Douglas Coalfield, Lanarkshire

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Geographically, this coal-field lies within the parishes of Donglas,
Lesmahagow and Carmichael, in the county of Lanark, and traverses in
a north-easterly direction the Kennox and Douglas Waters for a distance
of 10 miles, but seldom exceeds 1} miles in breadth. Isolated as it is
from the Tianarkshire coal-field proper, and situated some distance from
a manufacturing or shipping centre, this field, perhaps, from a geological
and commercial standpoint, has received comparatively little attention.
A map of the district is shown in Fig. 1 (Plate XVI.).

Of the earlier mining operations in Douglasdale there are few records,
but evidence is not wanting to show that consecutively for the last 200
years both coal and limestone have been wrought. Even yet, however,
by far the greater area of the coal-field lies intact, and it is probable that
until the beginning of this century only sufficient coal was wrought
to meet a local demand, and for the calcining of such limestone as was
mined in the district. Nevertheless, the quantity of coal yielded prior
to 1800 must have been considerable. About this time, m the north-
east or Ponfeigh and Rigside district, nearly the whole of the level-free
coal and adjacent to the Douglas Water had been exhausted. At Glespin
and Carmacoup, towards the opposite boundary, a similar state of
circumstances had been attained. From then until the present time,
excepting a small hill-sale colliery on the glebe-lands near Douglas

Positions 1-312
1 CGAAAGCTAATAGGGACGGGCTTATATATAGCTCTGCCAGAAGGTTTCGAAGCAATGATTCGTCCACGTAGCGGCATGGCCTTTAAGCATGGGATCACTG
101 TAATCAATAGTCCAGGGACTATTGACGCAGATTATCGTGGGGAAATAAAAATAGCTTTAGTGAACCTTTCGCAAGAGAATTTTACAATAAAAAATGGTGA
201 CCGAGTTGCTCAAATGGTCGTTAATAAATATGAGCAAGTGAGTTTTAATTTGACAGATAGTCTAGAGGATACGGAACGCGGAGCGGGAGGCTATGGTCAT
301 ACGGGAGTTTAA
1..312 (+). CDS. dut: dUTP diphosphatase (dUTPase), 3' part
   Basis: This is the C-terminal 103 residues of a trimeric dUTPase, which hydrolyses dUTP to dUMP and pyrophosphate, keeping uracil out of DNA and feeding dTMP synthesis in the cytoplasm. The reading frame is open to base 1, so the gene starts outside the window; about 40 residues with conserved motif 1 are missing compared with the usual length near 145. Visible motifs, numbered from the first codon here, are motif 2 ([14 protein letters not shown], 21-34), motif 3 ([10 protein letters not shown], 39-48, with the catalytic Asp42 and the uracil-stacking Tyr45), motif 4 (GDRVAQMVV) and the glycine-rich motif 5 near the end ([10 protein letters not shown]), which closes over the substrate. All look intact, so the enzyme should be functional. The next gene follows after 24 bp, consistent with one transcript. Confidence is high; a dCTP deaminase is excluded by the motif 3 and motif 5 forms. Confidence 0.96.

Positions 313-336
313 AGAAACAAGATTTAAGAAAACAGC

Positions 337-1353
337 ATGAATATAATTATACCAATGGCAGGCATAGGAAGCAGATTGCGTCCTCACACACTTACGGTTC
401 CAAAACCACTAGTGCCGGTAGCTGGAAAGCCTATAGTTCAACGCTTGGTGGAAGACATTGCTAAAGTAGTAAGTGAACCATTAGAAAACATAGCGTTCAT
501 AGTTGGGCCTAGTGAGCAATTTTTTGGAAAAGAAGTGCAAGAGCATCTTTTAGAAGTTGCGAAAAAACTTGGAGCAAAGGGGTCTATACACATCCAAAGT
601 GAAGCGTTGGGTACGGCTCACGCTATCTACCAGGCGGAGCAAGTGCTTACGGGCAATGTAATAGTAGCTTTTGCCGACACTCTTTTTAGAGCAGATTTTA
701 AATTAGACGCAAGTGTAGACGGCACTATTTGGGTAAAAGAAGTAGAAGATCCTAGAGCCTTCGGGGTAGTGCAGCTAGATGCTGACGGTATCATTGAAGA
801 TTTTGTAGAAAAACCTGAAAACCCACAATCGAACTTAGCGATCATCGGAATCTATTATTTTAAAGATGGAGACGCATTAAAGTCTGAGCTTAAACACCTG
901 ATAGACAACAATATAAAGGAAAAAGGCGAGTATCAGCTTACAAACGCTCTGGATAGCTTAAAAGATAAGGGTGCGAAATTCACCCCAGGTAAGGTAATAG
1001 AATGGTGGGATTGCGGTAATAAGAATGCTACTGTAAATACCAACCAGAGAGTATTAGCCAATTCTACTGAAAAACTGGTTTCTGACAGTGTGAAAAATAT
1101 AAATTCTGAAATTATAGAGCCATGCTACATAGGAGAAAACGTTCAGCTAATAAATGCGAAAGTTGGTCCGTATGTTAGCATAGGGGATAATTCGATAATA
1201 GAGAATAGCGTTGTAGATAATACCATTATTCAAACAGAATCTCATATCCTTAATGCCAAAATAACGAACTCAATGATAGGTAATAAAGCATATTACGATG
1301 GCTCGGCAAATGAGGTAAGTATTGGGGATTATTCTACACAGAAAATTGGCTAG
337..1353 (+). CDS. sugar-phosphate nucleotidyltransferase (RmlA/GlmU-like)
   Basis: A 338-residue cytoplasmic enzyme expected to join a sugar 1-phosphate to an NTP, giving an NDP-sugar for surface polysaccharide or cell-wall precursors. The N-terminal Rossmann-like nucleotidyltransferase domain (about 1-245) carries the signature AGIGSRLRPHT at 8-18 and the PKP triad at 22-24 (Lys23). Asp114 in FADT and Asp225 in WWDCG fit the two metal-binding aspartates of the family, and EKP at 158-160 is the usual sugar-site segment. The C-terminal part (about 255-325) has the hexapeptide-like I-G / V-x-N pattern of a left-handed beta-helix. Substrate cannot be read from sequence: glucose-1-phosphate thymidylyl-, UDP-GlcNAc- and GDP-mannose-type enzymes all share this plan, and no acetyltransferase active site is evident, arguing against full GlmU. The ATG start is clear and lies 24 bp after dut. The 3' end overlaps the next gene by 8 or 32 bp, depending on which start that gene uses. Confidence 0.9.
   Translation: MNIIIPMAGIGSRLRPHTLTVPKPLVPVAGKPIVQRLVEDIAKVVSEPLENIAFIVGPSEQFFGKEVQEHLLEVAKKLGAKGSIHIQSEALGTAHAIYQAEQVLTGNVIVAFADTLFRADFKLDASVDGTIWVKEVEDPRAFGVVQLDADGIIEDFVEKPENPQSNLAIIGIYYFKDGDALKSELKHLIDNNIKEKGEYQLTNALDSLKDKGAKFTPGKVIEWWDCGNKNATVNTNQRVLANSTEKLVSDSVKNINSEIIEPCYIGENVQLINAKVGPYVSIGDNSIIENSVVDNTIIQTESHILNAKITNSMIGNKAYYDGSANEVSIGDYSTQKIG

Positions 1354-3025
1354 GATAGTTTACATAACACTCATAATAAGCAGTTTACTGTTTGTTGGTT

village, mining has almost wholly been confined to the same localities,
although abandoned workings are visible for nearly the whole stretch of
the field along its southern outcrop.

In 1796, Mr. Alex. Scott, of Newbattle, was engaged by the* then Lord
Douglas to report on the working of the Rigside minerals, and it is clear
from his report that the tacksman, who held leases on both the Rigside and
Ponfeigh properties, was beginning to experience the disadvantages and
expense attendant on the working and draining of coal inaccessible from
adit-levels. This report of Mr. Scott's deals exhaustively with the nature
and extent of the Rigside leasehold, and exhibits the disabilities under
which the mining-engineer then laboured, as without district- or geological
maps he noted his observations, collected his data, and arrived at his
The report likewise sheds some interesting light on the
conditions of labour then prevailing at the mines, and also the terms
onder which leases were held. The colliers were still the property of the
landlords, in that neither they nor their families were at liberty to leave
the soil without the consent of the landowners so long as mining was being
carried on, and mention is made of the tacksman having for 7 years
employed in the Ponfeigh mines 16 or 18 of Lord Douglas' colliers, and
that' in such a manner as to be inimical to his lordship's interests. The
following excerpt shows the standard rate of wage then to have been Is.
per day, and that we have still with us the descendants of those worthy
colliers : — '^ It is wellknown amongst coal-masters that it is ridiculous
to engage colliers by the day. Notwithstanding of this Mr. Coventry
[the lessee] paid at the rate of Is. per day for the working of the coal, and
it was candidly acknowledged to me that they did not work near so much